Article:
Consent for trainee participation in abortion care: A clinical survey
Lara Crystal-Ornelas, Jessica Ma, Kelsey Holt, Christine Dehlendorf
The Annals of Family Medicine, 20 April 2022
Abortion care is an essential form of primary healthcare and is included in primary care medical training. Obtaining informed consent for trainee involvement in abortion care requires careful attention to avoid harm for patients while ensuring adequate training for the future provision of healthcare. Policies and practices related to obtaining this consent have not previously been documented; doing so has the potential to inform the development of future guidelines.
To identify current clinical practices, policies, and perspectives related to informed consent for trainee participation in abortion care.
Cross-sectional study using a REDCap survey.
Abortion clinics training medical students and Family Medicine (FM) and/or Obstetrics and Gynecology (OBGYN) residents.
Surveys were disseminated via email to directors of resident abortion training programs, with 46 responses (one per site) were collected in total. Of these sites, 67% were located in large cities, 44% were ambulatory care clinics within hospitals, and 20% were resident primary care clinics. The most common trainees at these sites were OBGYN residents (83%), medical students (70%), and FM residents (30%).
Just under half – 48% – reported their site has an informed consent form that mentions trainee involvement in abortion care, while 52% reported no mention of trainee involvement in their forms. With respect to policy, 65% reported their site has a general policy for trainee involvement in healthcare while 15% reported having no such policy. Notably, 20% reported not knowing whether such a policy exists. While 46% expressed the belief that asking patients specifically about trainee involvement in abortion care is very or extremely important, 80% of respondents reported that their clinical site does not provide training on obtaining this consent. Answers varied widely as to who conducts consent for trainee involvement and when consent occurs.
Survey responses illustrated a wide variability in clinical practices and perspectives around consent for trainee involvement in abortion care. Given the sensitive and stigmatized nature of abortion care, guidelines for the consent process can ensure that patient needs are met and their autonomy respected. Research is needed to assess patient perspectives to inform the development of these guidelines.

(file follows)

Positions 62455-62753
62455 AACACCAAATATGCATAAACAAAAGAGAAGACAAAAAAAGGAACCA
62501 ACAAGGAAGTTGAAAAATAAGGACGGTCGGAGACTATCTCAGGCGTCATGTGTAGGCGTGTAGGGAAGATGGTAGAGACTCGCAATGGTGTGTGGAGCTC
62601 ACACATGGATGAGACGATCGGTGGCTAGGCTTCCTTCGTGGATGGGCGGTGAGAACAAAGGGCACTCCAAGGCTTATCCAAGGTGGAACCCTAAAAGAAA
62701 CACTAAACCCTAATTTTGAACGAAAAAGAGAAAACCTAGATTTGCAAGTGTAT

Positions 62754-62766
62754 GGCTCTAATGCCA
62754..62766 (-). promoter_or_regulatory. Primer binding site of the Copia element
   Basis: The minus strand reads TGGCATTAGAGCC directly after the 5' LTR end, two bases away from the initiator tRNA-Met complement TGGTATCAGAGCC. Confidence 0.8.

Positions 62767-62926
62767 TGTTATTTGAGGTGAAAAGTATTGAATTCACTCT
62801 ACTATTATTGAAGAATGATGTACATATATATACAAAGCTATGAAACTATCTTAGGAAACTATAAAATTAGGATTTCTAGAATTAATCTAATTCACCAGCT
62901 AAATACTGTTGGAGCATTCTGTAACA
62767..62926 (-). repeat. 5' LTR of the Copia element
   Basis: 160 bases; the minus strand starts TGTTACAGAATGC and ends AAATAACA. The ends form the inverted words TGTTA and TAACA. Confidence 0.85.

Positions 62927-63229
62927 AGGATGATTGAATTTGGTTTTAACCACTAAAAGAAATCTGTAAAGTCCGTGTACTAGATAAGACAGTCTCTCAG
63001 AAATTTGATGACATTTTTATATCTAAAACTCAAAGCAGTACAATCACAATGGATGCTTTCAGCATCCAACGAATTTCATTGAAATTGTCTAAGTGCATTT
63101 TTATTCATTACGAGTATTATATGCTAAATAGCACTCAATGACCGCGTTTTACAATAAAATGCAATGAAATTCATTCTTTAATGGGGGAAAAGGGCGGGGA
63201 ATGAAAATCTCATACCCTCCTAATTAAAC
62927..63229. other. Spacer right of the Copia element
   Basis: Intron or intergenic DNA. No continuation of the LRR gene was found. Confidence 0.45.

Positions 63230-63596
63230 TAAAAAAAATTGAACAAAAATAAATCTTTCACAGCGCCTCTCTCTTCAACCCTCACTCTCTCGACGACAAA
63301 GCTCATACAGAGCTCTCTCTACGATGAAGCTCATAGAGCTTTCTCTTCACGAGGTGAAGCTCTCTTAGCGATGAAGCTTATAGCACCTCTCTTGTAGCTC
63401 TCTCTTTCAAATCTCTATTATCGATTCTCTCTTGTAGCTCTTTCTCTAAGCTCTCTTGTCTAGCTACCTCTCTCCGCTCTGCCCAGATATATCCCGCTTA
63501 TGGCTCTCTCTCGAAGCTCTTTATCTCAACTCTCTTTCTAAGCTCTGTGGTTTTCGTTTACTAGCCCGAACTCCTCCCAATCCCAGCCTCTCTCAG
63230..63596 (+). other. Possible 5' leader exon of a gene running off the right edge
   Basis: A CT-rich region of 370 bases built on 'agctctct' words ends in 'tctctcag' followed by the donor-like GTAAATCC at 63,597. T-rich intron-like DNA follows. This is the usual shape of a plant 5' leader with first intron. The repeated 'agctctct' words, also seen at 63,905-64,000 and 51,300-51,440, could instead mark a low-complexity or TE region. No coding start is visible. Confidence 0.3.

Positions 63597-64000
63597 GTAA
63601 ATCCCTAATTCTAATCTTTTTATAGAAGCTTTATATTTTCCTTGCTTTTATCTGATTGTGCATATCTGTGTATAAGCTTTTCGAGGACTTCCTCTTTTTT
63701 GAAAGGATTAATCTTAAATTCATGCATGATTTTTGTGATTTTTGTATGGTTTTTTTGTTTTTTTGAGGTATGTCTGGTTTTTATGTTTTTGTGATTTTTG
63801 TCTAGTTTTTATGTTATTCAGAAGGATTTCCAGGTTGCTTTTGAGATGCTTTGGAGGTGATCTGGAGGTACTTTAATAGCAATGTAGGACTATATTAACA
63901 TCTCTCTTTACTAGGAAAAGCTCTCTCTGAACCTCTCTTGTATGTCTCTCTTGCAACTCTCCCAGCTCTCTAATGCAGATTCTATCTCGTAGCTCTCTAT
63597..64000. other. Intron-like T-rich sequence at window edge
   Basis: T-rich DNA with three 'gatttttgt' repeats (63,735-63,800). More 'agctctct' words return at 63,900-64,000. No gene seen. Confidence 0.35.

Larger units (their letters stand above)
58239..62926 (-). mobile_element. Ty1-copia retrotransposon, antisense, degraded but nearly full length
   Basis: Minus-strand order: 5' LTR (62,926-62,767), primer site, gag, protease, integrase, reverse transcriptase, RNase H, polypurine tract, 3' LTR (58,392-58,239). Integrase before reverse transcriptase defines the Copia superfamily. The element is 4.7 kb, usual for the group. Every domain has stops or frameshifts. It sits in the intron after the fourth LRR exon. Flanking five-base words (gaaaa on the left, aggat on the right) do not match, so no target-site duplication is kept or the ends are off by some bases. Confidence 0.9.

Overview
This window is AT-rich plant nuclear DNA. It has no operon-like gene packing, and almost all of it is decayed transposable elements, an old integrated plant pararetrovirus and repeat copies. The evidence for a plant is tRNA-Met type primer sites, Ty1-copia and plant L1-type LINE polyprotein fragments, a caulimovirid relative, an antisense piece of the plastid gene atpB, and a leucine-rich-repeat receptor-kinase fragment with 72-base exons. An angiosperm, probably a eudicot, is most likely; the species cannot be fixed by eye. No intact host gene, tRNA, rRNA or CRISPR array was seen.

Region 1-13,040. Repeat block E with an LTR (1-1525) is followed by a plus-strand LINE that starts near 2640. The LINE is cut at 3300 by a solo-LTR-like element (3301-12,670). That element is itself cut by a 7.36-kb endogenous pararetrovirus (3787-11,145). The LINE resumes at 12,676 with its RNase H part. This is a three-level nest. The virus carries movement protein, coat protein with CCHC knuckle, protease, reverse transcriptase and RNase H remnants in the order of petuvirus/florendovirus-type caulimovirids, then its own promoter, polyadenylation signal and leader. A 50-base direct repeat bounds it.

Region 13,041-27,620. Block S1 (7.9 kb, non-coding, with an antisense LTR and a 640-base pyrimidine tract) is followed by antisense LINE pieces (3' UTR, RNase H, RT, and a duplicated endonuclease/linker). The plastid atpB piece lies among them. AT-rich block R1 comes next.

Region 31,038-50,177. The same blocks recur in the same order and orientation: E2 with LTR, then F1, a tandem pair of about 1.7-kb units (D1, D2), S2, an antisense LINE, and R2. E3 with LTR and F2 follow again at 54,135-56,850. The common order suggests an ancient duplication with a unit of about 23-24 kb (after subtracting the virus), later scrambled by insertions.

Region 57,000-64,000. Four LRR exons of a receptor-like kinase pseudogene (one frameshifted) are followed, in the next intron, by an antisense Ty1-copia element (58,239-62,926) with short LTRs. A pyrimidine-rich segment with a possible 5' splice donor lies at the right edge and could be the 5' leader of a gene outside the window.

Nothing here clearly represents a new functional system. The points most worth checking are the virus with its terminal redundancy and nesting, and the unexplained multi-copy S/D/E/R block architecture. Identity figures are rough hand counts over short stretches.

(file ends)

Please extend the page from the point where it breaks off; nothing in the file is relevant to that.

Informed Consent in Endoscopy: Read, Understood or Merely Signed
A.C. Carvalho, R. Cardoso, F. Pires, S. Ventura, C. Rodrigues, Â. Domingues, J. Pinho, D. Martins, P. Sousa, R. Araújo, E. Cancela, A. Castanheira, P. Ministro, M. Vieira, A. Silva
Endoscopy, 14 April 2022; 54(S01)
While informed consent is a requirement for all invasive procedures such as those in gastrointestinal endoscopy, its standardization is a challenge. Recently, our national digestive endoscopy society developed proposals for informed consent forms and information leaflets for esophagogastroduodenoscopy and colonoscopy. The main objective was to evaluate if patients read and understood these documents.
Adult patients proposed for elective esophagogastroduodenoscopy and colonoscopy and who were able to give their informed consent were included. Informed consent forms and information leaflets were sent to patients, with a small text instruction added to the body of the informed consent form. Prior to endoscopy it was assessed whether patients adequately read the informed consent form, based on 3 criteria: patient signature, table questionnaire completion and performance of the text instruction.
In total, 184 patients were included: 80 women and 104 men with a mean age of 63.6±12.4 years. Most had only basic education (77.2%) and had previously undergone an endoscopy (91.8%). 157 patients stated they had read the form (85.3%), while 27 (14.7%) did not. While most signed the form (141, 76.6%), only 46 patients (25.0%) met all 3 criteria for adequate reading and comprehension. No statistically significant association between informed consent form adequate reading and any of the assessed variables was found.
Most patients do not adequately read informed consent forms. Infographic strategies can direct patients’ attention and may improve these results, but they are no substitute of an effective doctor-patient relationship in obtaining informed consent.
Use and Perceptions of Shared Decision-Making by General Surgery Faculty and Trainees
Maham Javaid, Melanie Fritz, Mollie O’Brien, Sunday Clark, Suzanne Mitchell, Sabrina E. Sanchez
Journal of Surgical Research, 10 March 2022; 276 pp 323-330
The purpose of this study was to assess the practice and perceptions of shared decision-making (SDM) by both faculty and residents at Boston Medical Center and explore barriers and facilitators to implementing SDM at our institution.
We created and distributed an online survey assessing provider demographic and training characteristics, experiences with the informed consent process, practices in SDM, and perceptions about SDM. We used descriptive statistics to summarize provider characteristics and survey responses and univariate analysis to determine associations between them.
Fifteen surgeons and 19 surgical residents completed the survey (49% response rate). Most respondents were aware of and had a positive attitude toward SDM (91% and 76%, respectively); 35% reported having SDM training. Providers had varying levels of engagement with different SDM practices, and there were inconsistent associations between provider characteristics and the use of SDM. Often providers thought the patient’s health literacy, foreign primary language, clinical condition, and socioeconomic factors were barriers to the SDM process.